Are you’re getting sick of me talking about gold yet?
Well, in that case, I’m afraid I have some bad news.
Because in this essay, I’m again focusing on the yellow metal. More specifically, how to buy physical bullion.
Personally, I prefer buying my silver and gold in the financial markets. I find buying physical too much of a hassle. You can find out how to do that in this article.
But I also understand that you might have different preferences, that you distrust financial markets, and consider bullion to be a safer choice.
Of course, this option comes with its own set of challenges.
That is why I’ve prepared this beginner’s guide to buying gold bullion. Because I care for you and your wealth.
Buying Gold Online
One of the first challenges you’re going to face is whether to buy online or in person.
The main benefit of doing it online is privacy. No one sees you walking in and out of the shop.
This also means that it’s safer since thieves are unlikely to mug you once you exit the store.
Furthermore, no pushy salesmen are trying to sway your decisions.
The only downside is that buying in person may give you peace of mind since you’re receiving the asset immediately after the purchase, whereas with online shopping, you must wait for the delivery.
Given all that, I think that for most investors, buying online is more optimal.
Popular gold bullion websites you can check are APMEX, JM Bullion, and WholesaleCoinDirect.
Do shop around when you decide on the product, since different websites may have different prices. Also, factor in the delivery and credit card fees, if there are any.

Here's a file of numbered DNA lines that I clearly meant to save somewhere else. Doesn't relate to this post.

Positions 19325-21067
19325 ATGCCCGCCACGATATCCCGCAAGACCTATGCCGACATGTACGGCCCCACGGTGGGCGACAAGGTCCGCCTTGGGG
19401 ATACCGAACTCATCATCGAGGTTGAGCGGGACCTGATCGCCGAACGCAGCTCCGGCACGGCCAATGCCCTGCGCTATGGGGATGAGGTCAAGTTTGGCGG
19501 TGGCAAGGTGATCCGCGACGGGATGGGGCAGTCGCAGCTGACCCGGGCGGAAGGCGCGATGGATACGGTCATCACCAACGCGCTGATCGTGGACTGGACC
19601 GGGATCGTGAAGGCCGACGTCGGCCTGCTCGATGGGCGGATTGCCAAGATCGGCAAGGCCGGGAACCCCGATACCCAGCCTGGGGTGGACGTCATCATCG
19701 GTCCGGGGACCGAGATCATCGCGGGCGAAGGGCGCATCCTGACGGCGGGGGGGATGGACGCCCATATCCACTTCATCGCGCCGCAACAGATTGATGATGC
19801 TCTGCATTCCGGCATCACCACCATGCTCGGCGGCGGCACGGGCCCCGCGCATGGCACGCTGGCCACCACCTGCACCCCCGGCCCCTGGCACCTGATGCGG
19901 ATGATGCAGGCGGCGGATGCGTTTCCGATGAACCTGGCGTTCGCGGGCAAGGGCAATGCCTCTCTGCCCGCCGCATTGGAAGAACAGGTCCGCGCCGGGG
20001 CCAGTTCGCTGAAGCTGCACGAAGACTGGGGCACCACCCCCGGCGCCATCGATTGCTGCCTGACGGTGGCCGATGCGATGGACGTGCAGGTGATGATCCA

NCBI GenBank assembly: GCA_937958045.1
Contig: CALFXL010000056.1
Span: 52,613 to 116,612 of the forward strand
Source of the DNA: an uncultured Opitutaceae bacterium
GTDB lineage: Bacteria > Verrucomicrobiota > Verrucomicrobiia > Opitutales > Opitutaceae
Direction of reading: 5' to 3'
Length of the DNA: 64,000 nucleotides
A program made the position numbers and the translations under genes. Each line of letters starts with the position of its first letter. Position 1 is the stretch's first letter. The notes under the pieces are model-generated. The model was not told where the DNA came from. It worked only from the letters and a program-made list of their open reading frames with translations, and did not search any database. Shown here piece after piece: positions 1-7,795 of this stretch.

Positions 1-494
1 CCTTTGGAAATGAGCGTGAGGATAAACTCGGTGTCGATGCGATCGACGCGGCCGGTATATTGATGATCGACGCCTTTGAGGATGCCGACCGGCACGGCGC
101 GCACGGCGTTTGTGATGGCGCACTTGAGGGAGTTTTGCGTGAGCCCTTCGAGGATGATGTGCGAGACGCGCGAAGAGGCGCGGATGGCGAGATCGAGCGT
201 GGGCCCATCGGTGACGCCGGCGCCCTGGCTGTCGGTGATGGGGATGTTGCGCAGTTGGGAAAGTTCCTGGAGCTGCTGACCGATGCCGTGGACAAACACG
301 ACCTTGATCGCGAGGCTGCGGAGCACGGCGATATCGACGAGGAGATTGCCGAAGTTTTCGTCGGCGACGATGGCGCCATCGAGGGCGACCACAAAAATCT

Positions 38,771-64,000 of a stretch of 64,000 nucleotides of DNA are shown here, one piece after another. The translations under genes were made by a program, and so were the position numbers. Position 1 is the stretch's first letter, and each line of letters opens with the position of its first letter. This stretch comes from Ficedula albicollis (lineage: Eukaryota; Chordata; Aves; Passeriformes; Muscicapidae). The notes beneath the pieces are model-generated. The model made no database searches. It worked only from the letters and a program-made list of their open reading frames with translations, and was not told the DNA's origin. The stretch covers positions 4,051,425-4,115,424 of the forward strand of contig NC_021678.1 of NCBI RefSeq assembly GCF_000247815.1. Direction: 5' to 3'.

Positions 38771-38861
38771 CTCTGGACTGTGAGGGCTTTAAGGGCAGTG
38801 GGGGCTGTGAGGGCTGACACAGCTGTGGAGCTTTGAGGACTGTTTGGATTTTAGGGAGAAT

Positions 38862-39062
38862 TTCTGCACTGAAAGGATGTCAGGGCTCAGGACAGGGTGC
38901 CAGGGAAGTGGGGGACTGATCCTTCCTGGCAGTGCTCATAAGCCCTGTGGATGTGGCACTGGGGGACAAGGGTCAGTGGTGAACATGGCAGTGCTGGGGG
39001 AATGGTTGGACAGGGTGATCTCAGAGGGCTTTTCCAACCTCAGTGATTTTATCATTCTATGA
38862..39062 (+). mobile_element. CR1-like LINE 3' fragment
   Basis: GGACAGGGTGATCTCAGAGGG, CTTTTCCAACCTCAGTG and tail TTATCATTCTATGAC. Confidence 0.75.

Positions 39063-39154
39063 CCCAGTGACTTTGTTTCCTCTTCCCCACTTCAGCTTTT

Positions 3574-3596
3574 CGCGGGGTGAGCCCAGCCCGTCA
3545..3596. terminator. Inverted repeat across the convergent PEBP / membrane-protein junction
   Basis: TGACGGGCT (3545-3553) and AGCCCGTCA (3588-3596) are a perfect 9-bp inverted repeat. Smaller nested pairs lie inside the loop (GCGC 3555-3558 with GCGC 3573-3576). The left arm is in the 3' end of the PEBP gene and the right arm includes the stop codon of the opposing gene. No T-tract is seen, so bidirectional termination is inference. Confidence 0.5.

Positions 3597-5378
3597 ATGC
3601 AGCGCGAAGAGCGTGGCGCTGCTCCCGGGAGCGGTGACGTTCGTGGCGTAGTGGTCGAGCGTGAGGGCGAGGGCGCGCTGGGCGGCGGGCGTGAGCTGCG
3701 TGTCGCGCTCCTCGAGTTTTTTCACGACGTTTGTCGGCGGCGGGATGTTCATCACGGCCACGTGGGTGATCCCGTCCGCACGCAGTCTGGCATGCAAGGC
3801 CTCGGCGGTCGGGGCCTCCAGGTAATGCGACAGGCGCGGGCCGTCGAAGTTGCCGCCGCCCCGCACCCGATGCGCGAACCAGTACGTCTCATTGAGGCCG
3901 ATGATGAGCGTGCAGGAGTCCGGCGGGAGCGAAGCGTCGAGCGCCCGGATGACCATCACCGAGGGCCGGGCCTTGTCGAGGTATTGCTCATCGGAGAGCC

If the above-mentioned websites don’t work for you, and you’ve found another that you like more, you can always check the Better Business Bureau and Ripoff Report websites to ensure its authenticity. The same goes for verifying brick-and-mortar shops.
What To Look For In A Gold Bar
Next, it’s time to focus on the specifics.
Let’s start with purity.
Generally, anything above 99.5% is considered investment grade.
But if you can buy 99.99%, I suggest you opt for that one. Put it simply, it’s easier to sell.
Then you should consider the manufacturer. Make sure it’s one of the bigger reputable ones, such as Valcambi, Canadian Mint, or Perth Mint. The name of the manufacturer should be imprinted on the bar. Again, it’s easier to sell a bar from a reputable producer.
Besides the purity and manufacturer, the final piece of information stamped on the bar should be the serial number. Do note, however, that this will only be featured on bars that are 1oz or above.
Coins Vs Bars Vs Large Bars
Once you start browsing through the website’s catalog of products, you’re going to notice that you can also buy the flashy-looking gold coins.
I advise you against it.
They’re more expensive because they’re considered a piece of art, and are often less pure, so you’re throwing away money. It’s also more challenging to sell those.
On the other side of the spectrum, you have large bars that weigh 10oz or even more.
Again, there’s no added value in those. If you want to own 10oz of gold, you’re better off buying ten 1oz bars, rather than one 10oz bar. This is because in the future when you decide to liquidate, you have the option to divest only part of your holdings or sell it to many buyers.
Overseas Vs Domestic Purchases
Finally, you should avoid buying gold from overseas.
First of all, your assets will travel through different jurisdictions and ports, which increases the risks of someone claiming a piece of your package for themselves.
Second, an overseas purchase means you’ll probably be charged customs and additional taxes. This can significantly increase the price of your investment. It’s what happened to me once, and I don’t want you to make the same mistake.
Last of all, authenticating the seller can prove to be much harder than stateside, as does filing any litigation charges in case of fraud.
I hope this guide helps you in making the right decision.
And by the way, everything I’ve just covered applies to buying silver bullion as well.